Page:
Innovators in Kenya are coming up with various machines that are helping livestock and crop farmers boost their productivity.
The machines are homegrown solutions to the challenges farmers are facing, which include erratic weather pattern.
The locally fabricated machines are enabling farmers to irrigate their crops easily using solar energy, make quality animal feeds and store grains to avoid post-harvest losses, among others.
To enable smallholder dairy farmers to make a total mixed ratio (TMR) feed for their cows, Ludovicus Okitoi of the Kenya Agricultural and Livestock Research (Kalro) has come up with a machine that compacts hay and other ingredients to make a nutritious meal.
The machine that runs on electricity or is manually operated makes what he calls TMR blocks.
“To make the feed, one takes dry grass like lucerne or Boma Rhodes and adds molasses, soya or cottonseed cake and compresses it in the machine,” he explained on Monday.
A farmer ends up with a small block of feed that they can store and use later, especially during the dry season.
“This technology enables farmers to store their nutritious feeds for the long-term, therefore, they will not worry about fodder even when it does not rain,” he said.
Because of their ingredients, the blocks are more beneficial to the animals than ordinary hay, which consists of only dry matter. “One can also make the blocks and sell them to other farmers earning good income,” he said.
According to Felix Akatch of Egerton University, the major advantage of TMR feeding is that it reduces the risk of acidosis in cows, making the animals more productive.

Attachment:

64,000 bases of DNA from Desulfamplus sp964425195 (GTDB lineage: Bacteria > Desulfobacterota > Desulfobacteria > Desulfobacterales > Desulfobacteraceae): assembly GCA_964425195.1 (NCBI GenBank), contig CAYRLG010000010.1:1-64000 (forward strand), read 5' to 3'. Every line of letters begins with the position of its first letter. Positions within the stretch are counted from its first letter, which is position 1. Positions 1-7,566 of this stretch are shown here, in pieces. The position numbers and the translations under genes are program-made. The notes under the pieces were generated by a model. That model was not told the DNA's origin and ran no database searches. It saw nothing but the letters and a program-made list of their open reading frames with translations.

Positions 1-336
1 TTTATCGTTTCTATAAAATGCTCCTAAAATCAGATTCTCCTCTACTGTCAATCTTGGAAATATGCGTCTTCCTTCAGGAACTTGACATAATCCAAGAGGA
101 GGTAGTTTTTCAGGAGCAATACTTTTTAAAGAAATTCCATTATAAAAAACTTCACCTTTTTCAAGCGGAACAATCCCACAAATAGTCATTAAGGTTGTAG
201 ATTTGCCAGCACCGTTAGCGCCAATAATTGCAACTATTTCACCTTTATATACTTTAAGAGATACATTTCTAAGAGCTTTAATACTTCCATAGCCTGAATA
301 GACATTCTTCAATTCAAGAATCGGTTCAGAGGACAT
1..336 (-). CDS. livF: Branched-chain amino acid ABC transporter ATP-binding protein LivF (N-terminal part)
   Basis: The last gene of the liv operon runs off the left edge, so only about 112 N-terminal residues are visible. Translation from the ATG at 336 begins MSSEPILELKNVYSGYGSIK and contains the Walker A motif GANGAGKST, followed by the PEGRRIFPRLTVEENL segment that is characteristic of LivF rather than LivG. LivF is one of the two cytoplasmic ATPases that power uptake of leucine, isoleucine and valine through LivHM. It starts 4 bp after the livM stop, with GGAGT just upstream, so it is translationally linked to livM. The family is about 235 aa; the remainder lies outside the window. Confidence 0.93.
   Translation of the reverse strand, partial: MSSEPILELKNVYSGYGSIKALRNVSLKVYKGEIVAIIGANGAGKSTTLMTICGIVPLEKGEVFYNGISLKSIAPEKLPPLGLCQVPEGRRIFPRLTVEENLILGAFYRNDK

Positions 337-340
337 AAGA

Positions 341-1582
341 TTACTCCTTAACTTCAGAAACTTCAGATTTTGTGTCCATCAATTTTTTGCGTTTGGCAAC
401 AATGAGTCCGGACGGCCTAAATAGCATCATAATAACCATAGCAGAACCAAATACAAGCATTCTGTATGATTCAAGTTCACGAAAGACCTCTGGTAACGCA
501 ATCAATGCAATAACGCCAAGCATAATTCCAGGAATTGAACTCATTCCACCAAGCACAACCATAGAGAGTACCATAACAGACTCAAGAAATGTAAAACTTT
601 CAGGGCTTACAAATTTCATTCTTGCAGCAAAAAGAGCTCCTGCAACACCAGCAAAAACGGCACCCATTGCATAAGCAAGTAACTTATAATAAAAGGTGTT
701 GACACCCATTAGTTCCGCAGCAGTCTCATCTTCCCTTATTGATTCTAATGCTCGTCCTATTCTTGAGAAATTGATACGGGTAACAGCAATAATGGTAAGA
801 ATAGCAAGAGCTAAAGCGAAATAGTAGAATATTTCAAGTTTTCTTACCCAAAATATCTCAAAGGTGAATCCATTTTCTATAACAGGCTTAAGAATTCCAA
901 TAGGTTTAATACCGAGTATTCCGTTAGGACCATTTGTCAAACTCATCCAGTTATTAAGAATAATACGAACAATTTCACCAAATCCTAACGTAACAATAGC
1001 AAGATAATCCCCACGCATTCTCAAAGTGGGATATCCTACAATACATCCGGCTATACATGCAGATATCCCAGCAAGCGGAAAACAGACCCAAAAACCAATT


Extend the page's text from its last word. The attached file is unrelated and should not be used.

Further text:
For Jackson Amahati, his solar pump taps energy from the sun to draw water from a reservoir and pump it into the farm after detecting there is little moisture in the soil.
Amahati, who displayed his machine at the Kakamega agricultural show in western Kenya recently, said the gadget has a moisture sensor, therefore, it saves farmers a great deal sine they do not need to be there physically to irrigate the firm.
Grain storage is a big problem for most Kenyan farmers, with many of them losing their produce to weevils and long grain borer, a deadly pest that wipes out tonnes of cereals, especially maize.
Kenyan farmers, however, can now use cylindrical metal silos made by a church in Nakuru, south west of Nairobi.
To use the cylinder, which comes in various sizes, one puts the grains that include maize inside. They then light a candle and put inside the silo and cover the lid.
Once all oxygen burns, the candle goes off, according to John Muraya, who sells the gadget. The metal silo has enabled farmers to store their maize as long as they wish after harvesting, protecting it from weevils, rats and other destructive pests.
Florence Kibui, a farmer in Nakuru, said she has been using the gadget for the last two years and has been able to conserve her 10 90-kg bags of maize from pests.
Beatrice Macharia of Growth Point, an agro-consultancy, noted that with climate change effects biting in Kenya, farmers must embrace technology to boost their yields and conserve their produce.
“I would really recommend for anyone to use the solar pump because this encourages water harvesting, irrigation use and makes works easier for the farmer,” she said.
She added that while there are dozens of homegrown innovations in Kenya, they don’t reach farmers due to lack of mass production. Enditem